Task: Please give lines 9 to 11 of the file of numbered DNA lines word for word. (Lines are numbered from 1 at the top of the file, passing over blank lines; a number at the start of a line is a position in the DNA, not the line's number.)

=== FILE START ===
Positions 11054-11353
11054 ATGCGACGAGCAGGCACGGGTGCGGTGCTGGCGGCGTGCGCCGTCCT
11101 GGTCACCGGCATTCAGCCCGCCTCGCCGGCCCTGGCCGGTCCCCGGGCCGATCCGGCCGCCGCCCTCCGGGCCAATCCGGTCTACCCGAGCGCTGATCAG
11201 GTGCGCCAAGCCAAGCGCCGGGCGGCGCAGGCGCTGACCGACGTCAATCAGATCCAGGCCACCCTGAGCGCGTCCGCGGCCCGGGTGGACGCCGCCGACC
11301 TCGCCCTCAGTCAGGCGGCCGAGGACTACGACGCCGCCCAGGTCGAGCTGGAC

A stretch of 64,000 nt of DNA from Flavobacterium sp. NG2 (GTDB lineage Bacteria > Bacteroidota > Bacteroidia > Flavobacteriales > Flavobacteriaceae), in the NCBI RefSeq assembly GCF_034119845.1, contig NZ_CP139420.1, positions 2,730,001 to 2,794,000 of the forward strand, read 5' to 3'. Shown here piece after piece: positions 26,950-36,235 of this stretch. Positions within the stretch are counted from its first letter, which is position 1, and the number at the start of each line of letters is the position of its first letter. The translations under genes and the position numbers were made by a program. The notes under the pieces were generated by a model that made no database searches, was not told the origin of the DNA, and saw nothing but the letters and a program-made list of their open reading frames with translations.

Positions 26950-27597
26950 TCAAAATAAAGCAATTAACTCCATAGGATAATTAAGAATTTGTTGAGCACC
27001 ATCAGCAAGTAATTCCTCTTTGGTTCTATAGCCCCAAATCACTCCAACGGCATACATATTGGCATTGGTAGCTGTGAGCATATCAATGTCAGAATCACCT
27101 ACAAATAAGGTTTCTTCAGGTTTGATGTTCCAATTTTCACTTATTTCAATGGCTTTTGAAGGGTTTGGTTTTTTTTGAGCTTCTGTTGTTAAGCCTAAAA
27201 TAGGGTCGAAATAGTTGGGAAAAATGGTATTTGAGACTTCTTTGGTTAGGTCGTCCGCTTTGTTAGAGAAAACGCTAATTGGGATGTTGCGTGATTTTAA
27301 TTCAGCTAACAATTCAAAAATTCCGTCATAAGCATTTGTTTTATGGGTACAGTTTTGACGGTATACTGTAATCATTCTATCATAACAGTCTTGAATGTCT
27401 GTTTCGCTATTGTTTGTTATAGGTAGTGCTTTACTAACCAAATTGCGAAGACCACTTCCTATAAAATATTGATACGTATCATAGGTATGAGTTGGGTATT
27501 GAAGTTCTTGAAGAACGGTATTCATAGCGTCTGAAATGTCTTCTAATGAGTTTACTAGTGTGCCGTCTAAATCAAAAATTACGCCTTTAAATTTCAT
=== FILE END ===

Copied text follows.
27001 ATCAGCAAGTAATTCCTCTTTGGTTCTATAGCCCCAAATCACTCCAACGGCATACATATTGGCATTGGTAGCTGTGAGCATATCAATGTCAGAATCACCT
27101 ACAAATAAGGTTTCTTCAGGTTTGATGTTCCAATTTTCACTTATTTCAATGGCTTTTGAAGGGTTTGGTTTTTTTTGAGCTTCTGTTGTTAAGCCTAAAA
27201 TAGGGTCGAAATAGTTGGGAAAAATGGTATTTGAGACTTCTTTGGTTAGGTCGTCCGCTTTGTTAGAGAAAACGCTAATTGGGATGTTGCGTGATTTTAA